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Recipes for Nearly Colorless Conditioning

Cassia Obovata- An herbal strengthening treatment. Though cassia has a very pale yellow dye, it is invisible on all but the lightest shades of blonde. Gives conditioning benefits similar to henna, but should be applied more often as its effects are not permanent.

Enough Cassia to cover hair
2-3 bags chamomile tea
Take 2c of water and heat in a coffee cup. Add tea bags and cover, let steep and cool until you can put your fingers in it. Warm, but not scalding. Put cassia powder into a bowl and add enough tea to make a mix that's seems somewhat runny, like thin pancake batter. Apply it to damp hair. After you make your mix, take any leftover chamomile tea and use that to dampen your hair. Applying to dry hair tends to suck the water out of the mix and make it thicker and harder to work with on your head. Pile your hair on top of your head and wrap in saran wrap then put a warm towel or turbie on top of it. Let it sit for an hour or two. Henna for Hair says 30 mins, but I say an hour minimum. See the rinsing instructions for mud treatments at the first part of this article. Afterwards, your hair might feel a little dry at first. Totally normal. The "grit" in the cassia stripped the oil off your hair. Lightly oil your damp hair and bun it. It may still take 2 days or so for your hair to normalize.


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Recipes for Enhancing White Hair & Silver Tones

Hollyhock Yellow Remover- A gentle rinse to remove the yellow cast from white hair.
¼ c hollyhock flowers or betony
2 c water
Simmer flowers in water for 30 minutes and allow to cool. Strain. Pour through hair, catching the rinse in a bowl and pouring back through hair at least 15 times. Produces effects over time and should be used daily until the desired color is achieved, and then weekly thereafter.
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Recipes for Natural Highlights

Dilute Honey Lightener- Gradually lightens hair with a natural hydrogen peroxide solution.
1 part honey
2 Parts conditioner (V05 SKR reportedly works well)

Mix the honey and conditioner and apply to hair. Wrap head with saran wrap and a warm hat. Let sit for 8 hours and rinse. (Thanks to SimplyLonghair for the recipe! See her post here) The science: The major antibacterial activity in honey has been found to be due to hydrogen peroxide produced enzymically in the honey. The glucose oxidase enzyme is secreted from the hypopharyngeal gland of the bee into the nectar to assist in the formation of honey from the nectar. The hydrogen peroxide and acidity produced by the reaction: glucose + H2O+ O2 --> gluconic acid + H2O2 serve to preserve the honey. The hydrogen peroxide produced would be of effect as a sterilizing agent only during the ripening of honey. Full-strength honey has a negligible level of hydrogen peroxide because this substance is short-lived in the presence of the transition metal ions and ascorbic acid in honey which catalyses its decomposition to oxygen and water. The enzyme has been found to be practically inactive in full-strength honey, it giving rise to hydrogen peroxide only when the honey is diluted. This is because the acidity produced in the action of the enzyme drops the pH to a point which is too low for the enzyme to work any more. On dilution of honey the activity increases by a factor of 2,500 - 50,000, thus giving a "slow-release" antiseptic at a level which is antibacterial but not tissue-damaging. Source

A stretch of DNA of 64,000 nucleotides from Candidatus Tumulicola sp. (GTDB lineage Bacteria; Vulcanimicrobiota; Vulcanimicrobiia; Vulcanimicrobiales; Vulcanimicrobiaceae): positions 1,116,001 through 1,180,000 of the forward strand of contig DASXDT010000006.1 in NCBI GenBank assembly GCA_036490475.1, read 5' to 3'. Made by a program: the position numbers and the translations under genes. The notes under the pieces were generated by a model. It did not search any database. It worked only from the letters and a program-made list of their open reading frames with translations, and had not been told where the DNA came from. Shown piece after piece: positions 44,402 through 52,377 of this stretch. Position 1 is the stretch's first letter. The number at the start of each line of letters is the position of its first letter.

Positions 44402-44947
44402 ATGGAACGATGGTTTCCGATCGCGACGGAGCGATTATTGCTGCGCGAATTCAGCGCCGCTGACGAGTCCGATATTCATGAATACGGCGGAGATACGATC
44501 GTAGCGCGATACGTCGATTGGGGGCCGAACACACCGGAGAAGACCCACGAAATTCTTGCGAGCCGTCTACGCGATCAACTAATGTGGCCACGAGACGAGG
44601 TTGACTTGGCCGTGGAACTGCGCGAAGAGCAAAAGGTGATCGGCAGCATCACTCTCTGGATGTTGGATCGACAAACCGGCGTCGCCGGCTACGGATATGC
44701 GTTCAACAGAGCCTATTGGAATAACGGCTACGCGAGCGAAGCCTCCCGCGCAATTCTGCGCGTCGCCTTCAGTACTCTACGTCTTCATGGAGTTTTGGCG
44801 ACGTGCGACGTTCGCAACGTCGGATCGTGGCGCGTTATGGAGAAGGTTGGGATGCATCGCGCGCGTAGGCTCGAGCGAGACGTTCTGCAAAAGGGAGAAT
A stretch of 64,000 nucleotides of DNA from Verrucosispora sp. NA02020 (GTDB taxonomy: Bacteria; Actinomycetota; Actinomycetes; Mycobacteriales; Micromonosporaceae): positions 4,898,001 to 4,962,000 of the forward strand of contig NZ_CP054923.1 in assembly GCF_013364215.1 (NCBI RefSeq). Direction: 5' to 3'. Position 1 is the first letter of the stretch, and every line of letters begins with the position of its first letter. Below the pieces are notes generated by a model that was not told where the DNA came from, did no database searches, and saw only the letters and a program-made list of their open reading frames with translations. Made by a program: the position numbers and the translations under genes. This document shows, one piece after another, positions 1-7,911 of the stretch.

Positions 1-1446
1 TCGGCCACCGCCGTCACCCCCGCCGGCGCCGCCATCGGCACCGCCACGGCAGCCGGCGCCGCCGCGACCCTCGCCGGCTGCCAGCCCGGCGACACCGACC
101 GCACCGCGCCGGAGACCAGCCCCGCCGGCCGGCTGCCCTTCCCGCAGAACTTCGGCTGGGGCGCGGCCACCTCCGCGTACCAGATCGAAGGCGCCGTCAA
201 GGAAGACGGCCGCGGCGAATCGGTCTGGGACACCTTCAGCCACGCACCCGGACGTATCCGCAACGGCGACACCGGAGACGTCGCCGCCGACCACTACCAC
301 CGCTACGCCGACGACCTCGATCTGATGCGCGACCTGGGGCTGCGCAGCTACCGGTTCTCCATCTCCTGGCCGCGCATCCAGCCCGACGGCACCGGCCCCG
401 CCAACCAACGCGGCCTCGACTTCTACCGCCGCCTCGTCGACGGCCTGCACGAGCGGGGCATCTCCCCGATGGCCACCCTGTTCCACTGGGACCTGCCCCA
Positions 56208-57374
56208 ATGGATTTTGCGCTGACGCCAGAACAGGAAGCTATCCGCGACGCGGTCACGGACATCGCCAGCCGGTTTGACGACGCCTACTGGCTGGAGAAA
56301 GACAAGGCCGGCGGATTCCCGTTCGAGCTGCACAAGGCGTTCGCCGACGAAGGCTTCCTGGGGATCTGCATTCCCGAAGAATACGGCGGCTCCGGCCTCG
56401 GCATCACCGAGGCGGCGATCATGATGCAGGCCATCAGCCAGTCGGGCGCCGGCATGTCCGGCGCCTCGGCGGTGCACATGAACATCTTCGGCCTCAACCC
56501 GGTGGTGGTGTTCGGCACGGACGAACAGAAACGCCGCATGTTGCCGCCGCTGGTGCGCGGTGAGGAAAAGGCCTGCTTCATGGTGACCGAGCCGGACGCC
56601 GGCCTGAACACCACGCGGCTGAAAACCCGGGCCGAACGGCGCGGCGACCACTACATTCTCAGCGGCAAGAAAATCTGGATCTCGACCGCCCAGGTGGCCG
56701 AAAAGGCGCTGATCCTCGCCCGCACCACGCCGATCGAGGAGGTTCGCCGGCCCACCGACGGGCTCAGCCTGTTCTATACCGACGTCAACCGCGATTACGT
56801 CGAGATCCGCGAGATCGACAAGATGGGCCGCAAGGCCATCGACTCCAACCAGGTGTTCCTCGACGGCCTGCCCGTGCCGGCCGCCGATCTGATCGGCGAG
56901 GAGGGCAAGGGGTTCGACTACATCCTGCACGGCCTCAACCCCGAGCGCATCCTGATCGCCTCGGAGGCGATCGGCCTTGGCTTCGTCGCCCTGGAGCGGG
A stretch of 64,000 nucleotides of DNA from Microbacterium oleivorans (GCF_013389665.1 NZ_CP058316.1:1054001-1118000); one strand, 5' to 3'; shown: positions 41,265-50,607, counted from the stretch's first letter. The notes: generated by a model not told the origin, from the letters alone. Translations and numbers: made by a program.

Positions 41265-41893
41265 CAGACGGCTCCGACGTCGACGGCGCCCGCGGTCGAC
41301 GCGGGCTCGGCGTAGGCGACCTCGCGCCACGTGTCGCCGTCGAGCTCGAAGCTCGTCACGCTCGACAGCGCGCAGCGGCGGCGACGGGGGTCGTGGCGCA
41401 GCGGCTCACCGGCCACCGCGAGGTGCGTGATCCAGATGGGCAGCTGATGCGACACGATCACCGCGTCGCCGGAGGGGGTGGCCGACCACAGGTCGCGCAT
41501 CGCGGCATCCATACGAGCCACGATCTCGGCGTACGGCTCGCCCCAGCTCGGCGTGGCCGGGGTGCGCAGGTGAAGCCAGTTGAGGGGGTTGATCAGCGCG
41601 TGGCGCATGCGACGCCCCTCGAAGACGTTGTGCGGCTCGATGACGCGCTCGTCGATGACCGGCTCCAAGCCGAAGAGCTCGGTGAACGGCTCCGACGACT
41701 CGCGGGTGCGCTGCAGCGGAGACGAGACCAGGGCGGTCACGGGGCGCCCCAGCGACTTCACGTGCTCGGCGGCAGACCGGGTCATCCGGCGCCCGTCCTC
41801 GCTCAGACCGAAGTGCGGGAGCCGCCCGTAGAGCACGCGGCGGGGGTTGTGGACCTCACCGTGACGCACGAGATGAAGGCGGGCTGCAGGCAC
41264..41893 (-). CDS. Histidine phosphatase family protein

Before Honey After Honey

WARNING: Although honey contains less hydrogen peroxide than commercial bleaching solutions, it IS hydrogen peroxide and if overdone it will damage your hair. This method, when done as described above, will help to lighten your hair a little and bring out natural highlights without damage. You cannot do any drastic lightening with this method, or any other, and not expect some damage. All things in moderation.

Lemon Rinse- Lemon is also a time-honored hair lightener. Will lighten hair, but may be very drying as the lightening agent is an acid.
2 lemons
1 quart boiling water

Lemon is also a time-honored hair lightener. The juice of two of the citrus fruits, strained into a quart of water, makes an excellent rinse that can be used in the same way as the chamomile preparation. Try to dry your hair in the sun after using a lemon rinse, in order to get the most from the treatment's lightening effect. The science: Roger Clemens, professor of molecular pharmacology and toxicology at the University of Southern California, said the acid in lemons, combined with oxygen and the sun’s UV rays, causes acid oxidation, which highlights or lightens hair. “It’s not an old wives’ tale or myth. It’s scientific fact,” he said. Of course, going out in the sun without lemon juice can lighten your hair, too. But the acid in the lemon juice serves as an accelerant, he said. The active ingredient is the limonene in lemons, which is most concentrated in the rind, said Dr. Francesca J. Fusco of Mount Sinai Medical Center. “It acts as a weak bleaching agent when exposed to sunlight,” the dermatologist said. - New York Times Source